For the second consecutive year, Terrell Owens was not voted into the Pro Football Hall of Fame. Unbelievably, the Hall of Fame selection committee, which is comprised of 48 media members, did Owens, and the game of football as a whole, a great disservice yet again.
If you never happened to see T.O. play, he was a veteran of 15 NFL seasons including one with the Buffalo Bills. Here’s all you really need to know about the wide receiver’s career: he ranks second in all-time receiving yards (15,934) and third in all-time receiving touchdowns (153).
Owens should have been a first-ballot Hall of Famer inducted as a member of the 2016 class. He should have been a shoo-in this year. If that doesn’t get your blood boiling chew on this: Paul Domowitch of the Philadelphia Daily News, a Hall of Fame voter, recently revealed that Owens did not survive the first round of cuts this year from 15 to 10 during the nine-hour selection meeting.
His numbers speak for themselves. Nobody is in the same category as Jerry Rice, the greatest of receiver to ever play, but the argument could be made that Owens is the NFL’s next best pass-catcher. At the very least, he probably doesn’t fall below third, behind Randy Moss.
At certain times was T.O. a terrible teammate, an absolute nightmare for head coaches to deal with, a ‘cancer’ on the teams he played for? For sure. Plenty of his former teammates and coaches have echoed those sentiments over the years. This seems to be the factor keeping him out of the Hall.
But those issues shouldn’t keep him out of Canton. There are players who did things far worse than Owens has — they’ve broken laws or used performance enhancing drugs — but astonishingly, they aren’t being judged as harshly as Owens, or being judged at all. The Pro Football Hall of Fame by-laws prohibit voters from considering off-the-field behavior in evaluating candidates, but as Domowitch points out, there’s a loophole: Owens' locker room transgressions are “an extension of the field” according to some voters. Disputes among co-workers — albeit severe and detrimental ones — are just that, they shouldn’t negate what a player has accomplished on the field, especially when more serious ‘sins’ are purposely being omitted.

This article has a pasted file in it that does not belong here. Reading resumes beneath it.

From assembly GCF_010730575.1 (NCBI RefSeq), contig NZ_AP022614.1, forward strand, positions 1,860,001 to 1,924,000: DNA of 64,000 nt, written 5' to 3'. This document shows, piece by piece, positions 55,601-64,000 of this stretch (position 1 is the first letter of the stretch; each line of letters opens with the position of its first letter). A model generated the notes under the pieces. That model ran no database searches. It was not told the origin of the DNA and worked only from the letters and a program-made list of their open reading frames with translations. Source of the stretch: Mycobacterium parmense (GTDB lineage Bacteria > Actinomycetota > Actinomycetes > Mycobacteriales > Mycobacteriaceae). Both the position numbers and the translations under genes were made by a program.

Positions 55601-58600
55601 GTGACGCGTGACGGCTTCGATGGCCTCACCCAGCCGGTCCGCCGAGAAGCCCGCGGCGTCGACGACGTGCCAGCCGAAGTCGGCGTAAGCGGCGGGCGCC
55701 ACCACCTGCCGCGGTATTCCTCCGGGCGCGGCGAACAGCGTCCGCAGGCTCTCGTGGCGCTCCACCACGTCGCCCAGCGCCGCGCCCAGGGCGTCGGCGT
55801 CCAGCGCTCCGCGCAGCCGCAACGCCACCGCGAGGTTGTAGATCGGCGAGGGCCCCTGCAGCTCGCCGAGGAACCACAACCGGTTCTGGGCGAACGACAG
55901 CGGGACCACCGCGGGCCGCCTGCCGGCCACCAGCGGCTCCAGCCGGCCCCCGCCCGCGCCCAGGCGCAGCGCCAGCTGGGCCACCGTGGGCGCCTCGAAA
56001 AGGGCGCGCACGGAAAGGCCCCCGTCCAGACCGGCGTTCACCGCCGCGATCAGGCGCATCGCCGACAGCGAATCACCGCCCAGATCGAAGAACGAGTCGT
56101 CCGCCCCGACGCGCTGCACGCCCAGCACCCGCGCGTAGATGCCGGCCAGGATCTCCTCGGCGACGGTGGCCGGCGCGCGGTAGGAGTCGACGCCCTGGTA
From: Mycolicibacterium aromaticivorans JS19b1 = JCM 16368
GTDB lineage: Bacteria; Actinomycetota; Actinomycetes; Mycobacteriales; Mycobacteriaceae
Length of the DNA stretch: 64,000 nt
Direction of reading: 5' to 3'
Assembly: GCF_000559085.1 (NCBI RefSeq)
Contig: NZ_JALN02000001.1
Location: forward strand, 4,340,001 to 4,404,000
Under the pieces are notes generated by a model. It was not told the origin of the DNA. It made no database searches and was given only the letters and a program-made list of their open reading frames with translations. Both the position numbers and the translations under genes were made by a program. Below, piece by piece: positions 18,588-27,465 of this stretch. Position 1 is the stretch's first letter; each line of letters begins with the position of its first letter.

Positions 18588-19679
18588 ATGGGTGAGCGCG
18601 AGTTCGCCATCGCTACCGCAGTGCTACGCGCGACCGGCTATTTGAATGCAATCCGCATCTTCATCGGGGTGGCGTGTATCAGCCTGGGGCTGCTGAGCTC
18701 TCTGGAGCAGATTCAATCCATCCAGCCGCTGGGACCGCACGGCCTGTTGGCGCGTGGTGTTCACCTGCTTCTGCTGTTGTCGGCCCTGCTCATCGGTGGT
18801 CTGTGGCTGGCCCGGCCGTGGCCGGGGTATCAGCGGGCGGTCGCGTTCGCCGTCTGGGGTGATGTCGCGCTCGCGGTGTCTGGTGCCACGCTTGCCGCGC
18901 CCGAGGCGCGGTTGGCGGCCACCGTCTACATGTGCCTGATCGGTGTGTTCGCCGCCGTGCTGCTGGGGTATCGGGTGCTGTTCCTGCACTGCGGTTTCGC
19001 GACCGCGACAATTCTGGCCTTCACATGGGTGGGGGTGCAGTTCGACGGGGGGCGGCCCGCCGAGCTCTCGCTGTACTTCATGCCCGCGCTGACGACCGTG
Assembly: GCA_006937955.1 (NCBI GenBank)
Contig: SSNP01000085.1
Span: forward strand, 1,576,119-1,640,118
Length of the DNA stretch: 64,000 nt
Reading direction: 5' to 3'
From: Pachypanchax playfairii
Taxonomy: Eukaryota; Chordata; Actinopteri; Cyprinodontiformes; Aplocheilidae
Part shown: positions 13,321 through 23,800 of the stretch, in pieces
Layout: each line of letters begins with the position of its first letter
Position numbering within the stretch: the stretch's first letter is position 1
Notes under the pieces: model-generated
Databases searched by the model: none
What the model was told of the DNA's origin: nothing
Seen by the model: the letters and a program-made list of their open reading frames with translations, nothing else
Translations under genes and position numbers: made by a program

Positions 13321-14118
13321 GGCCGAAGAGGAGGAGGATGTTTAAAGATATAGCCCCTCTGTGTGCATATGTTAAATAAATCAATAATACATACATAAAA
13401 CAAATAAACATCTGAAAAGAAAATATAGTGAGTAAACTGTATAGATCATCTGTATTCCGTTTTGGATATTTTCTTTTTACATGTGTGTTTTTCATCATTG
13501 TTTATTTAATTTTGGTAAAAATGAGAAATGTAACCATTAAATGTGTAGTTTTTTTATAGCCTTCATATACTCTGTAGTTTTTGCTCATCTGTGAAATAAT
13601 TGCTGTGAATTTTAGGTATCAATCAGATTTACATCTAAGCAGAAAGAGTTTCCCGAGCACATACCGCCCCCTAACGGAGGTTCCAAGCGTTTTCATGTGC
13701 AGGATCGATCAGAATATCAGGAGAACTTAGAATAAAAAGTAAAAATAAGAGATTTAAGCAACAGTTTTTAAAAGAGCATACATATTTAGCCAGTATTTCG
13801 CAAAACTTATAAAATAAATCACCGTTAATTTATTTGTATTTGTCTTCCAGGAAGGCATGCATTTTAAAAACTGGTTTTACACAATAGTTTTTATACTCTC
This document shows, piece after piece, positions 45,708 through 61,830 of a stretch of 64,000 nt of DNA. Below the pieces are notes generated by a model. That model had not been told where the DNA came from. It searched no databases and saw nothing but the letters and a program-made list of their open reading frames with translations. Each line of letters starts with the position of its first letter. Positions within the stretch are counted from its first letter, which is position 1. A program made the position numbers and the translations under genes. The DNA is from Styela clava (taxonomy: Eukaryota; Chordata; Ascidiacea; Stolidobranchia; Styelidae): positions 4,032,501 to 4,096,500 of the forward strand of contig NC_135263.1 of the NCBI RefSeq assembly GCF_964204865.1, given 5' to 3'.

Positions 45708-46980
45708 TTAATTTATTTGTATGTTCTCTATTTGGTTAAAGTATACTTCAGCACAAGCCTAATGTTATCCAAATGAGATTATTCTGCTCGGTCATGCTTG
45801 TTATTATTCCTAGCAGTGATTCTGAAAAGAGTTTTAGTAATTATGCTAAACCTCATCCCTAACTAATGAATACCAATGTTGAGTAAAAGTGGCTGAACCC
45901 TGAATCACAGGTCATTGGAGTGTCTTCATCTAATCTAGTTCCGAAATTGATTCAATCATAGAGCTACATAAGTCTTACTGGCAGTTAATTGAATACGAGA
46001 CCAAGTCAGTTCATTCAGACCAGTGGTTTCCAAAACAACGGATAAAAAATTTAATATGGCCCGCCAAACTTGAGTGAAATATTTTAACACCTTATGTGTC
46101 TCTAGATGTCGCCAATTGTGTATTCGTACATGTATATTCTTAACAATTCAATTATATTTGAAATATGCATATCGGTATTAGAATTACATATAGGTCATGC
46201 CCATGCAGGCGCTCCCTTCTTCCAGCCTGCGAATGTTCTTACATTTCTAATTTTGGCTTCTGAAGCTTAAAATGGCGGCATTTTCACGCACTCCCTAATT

There has always been much debate over how much weight the number of Super Bowl rings a candidate has, or doesn’t, should factor into their Hall of Fame consideration, as well as the length of one’s career, but what shouldn’t be up for debate is the statistics and records that a player amasses. Football is a team sport in the truest sense of the meaning, but induction into Canton is very much a recognition of a player’s individual accomplishments, and Owens’ career milestones trump all but one current receiver with a bust.
There’s no explanation voters can give that will justify his exclusion. No matter how they try to spin it, it’s a travesty that Owens has not yet officially taken his rightful place among football’s all-time greats.